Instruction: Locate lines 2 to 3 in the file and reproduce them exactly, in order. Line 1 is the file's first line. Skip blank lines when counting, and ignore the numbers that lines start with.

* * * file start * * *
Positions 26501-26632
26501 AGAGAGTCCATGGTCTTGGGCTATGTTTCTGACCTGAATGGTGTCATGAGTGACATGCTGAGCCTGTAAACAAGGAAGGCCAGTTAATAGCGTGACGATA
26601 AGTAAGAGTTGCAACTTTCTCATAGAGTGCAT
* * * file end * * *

26501 AGAGAGTCCATGGTCTTGGGCTATGTTTCTGACCTGAATGGTGTCATGAGTGACATGCTGAGCCTGTAAACAAGGAAGGCCAGTTAATAGCGTGACGATA
26601 AGTAAGAGTTGCAACTTTCTCATAGAGTGCAT